Most of us have watched the events of August in Afghanistan with dismay. For those of us with an eye on the country’s precarious financial position, the long lines of people queuing outside banks to withdraw limited amounts of money reminds us of just how difficult life is for Afghanis right now, and there is little reason to for optimism about the future. Charles Hoskinson, the CEO of IOHK and Cardano, believes that cryptocurrencies offer a solution to the Afghan people.
In an interview with CNBC on 1st September, Hoskinson said, “ “cryptocurrencies will play a larger role in Afghanistan […] in the war for and against the Taliban forces,” not least because there is a massive need for financial privacy-preserving technologies.
Let’s not forget that the bulk of Afghanistan’s reserves –around $9 billion – are actually stored in the Federal Reserve Bank of New York, and access to them has been frozen, a fact the Taliban only recently discovered. The World Bank and IMF have also halted access to significant sums earmarked for the country. Ajmal Ahmady, former acting governor of the Afghan central bank, Da Afghanistan Bank (DAB) reportedly had to explain to Taliban leaders that the country’s assets were not in the country, and that DAB was “reliant on obtaining physical shipments of cash every few weeks,” the Biden administration had cancelled shipments as the Taliban approached Kabul. Meanwhile a Biden administration said, “Any central-bank assets the Afghan government have in the United States will not be made available to the Taliban.”
So where will the Taliban get money from? To date, the organisation is largely funded by drug money from Afghanistan’s opium poppy crops, but whilst this might have sustained them, it’s not enough money to run a government, which means there will soon be a financial crisis in a country that already depended on foreign aid to support so much of its infrastructure. Furthermore, analysts predict that the economy will collapse, with prices exploding into hyperinflation.
The rise of crypto adoption
Which brings us back to crypto for the Afghan citizen who wishes to evade the Taliban’s attempts to track personal spending or seize their crypto assets. For example, Western Union has suspended its services in the country until further notice last week — limiting the means available to Afghani citizens seeking to transfer their assets internationally. However, there are already many organizations that have shifted to accept cryptocurrencies in an effort to facilitate funding of basic needs and medical care for the Afghan people arriving as refugees in western countries. This does not answer the needs of those left behind.
Crypto adoption appears to have been rising in Afghanistan over recent years, with the country currently ranking 20th according to Chainalysis’ 2021 Global Crypto Adoption Index. It is notable that other countries with poor financial infrastructures, such as Pakistan, Venezuela, Vietnam and the Philippines also rank high on the index.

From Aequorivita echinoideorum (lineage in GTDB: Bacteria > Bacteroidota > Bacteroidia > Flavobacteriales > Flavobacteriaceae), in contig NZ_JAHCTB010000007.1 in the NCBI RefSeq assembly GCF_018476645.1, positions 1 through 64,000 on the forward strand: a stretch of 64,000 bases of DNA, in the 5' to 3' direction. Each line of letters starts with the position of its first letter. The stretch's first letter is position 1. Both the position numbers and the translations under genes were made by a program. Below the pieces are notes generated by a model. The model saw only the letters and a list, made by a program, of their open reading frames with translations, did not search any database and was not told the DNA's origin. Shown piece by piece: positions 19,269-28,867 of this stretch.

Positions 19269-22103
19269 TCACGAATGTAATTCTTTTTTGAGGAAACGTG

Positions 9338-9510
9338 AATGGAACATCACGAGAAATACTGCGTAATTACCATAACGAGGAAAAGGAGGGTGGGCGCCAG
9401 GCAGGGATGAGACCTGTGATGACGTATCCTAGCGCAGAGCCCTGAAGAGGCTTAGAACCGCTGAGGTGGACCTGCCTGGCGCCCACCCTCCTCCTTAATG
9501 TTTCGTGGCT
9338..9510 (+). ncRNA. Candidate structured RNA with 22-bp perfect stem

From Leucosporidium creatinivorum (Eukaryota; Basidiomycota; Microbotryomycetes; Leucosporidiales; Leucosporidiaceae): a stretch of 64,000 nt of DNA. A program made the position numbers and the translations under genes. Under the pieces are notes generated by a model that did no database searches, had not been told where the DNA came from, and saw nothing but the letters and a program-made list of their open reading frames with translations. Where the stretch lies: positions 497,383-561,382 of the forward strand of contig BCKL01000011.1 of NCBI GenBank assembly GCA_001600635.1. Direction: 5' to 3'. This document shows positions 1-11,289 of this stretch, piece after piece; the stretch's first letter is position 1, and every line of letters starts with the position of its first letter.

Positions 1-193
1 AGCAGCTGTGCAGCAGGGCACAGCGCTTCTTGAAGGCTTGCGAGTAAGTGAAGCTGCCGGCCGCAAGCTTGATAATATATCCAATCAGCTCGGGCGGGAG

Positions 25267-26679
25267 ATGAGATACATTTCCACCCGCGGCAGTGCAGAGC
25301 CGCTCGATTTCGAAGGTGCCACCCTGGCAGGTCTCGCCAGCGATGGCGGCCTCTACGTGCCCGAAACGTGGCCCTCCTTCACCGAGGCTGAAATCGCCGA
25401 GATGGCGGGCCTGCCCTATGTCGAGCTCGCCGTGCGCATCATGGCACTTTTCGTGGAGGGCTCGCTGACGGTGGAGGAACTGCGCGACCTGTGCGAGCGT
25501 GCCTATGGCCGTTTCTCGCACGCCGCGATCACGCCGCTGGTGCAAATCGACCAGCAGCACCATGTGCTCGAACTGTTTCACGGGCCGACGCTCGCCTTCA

Cryptocurrency exchanges in Afghanistan
There are a number of cryptocurrency exchanges operating in Afghanistan, including Binance. CNBC suggests the current situation is “a perfect test case for the usefulness of bitcoin and other cryptocurrencies.” One young Afghan crypto trader interviewed by CNBC said he has been keeping a very close eye on his crypto portfolio on Binance, as the local currency touches record lows and nationwide bank closures make it next to impossible to withdraw cash. It doesn’t give him access to cash, in a majority cash economy, but it does give him peace of mind that some of his wealth is safeguarded against economic instability at home. It also offers him and other crypto holders access to the global economy from inside Afghanistan, as well as certain protections against spiralling inflation.
Another young trader in Kabul said he sees crypto as the safest place to park his cash. “If a government isn’t formed quickly, we might see a Venezuela-type situation here.” He isn’t alone in his thinking. Google trends data shows that web searches in Afghanistan for “bitcoin” and “crypto” rose sharply in July just before the coup in Kabul.
It is difficult to be definitive about how crypto could help Afghanistan, and the current number of crypto owners there is well concealed by the use of VPNs, plus nobody there is talking about it loudly, because most digital currency supporters inside Afghanistan often don’t want others to know they exist. There are also multiple barriers to entry for citizens: complex on-ramping processes, low Internet access and unreliable electricity leading to daily outages. Another factor is that 85% of the country is unbanked. So people wishing to deal in crypto have to get creative, usually through international contacts. One trader said, “It’s very easy in Pakistan,” he said. “Most people have relatives in Dubai, who buy crypto for them using their credit cards.” This situation requires a great deal of trust, because when the person wants to liquidate their crypto stake, relatives will sell it for them and use the hawala system, an honour-based system of credit common in Asia and the Middle East, to transfer the funds across the border to Afghanistan.
At the moment the situation is so unstable that crypto traders are unable to operate, and are resigned to HODLing until a government is formed. But many of the enthusiasts are determined to teach fellow Afghans about the benefits of owning crypto, with grassroots adoption coming down to one Afghan teaching another about how cryptocurrencies like Bitcoin work. It may be some time before we see much movement in crypto in the country, but it is going to be something to watch out for and see what happens.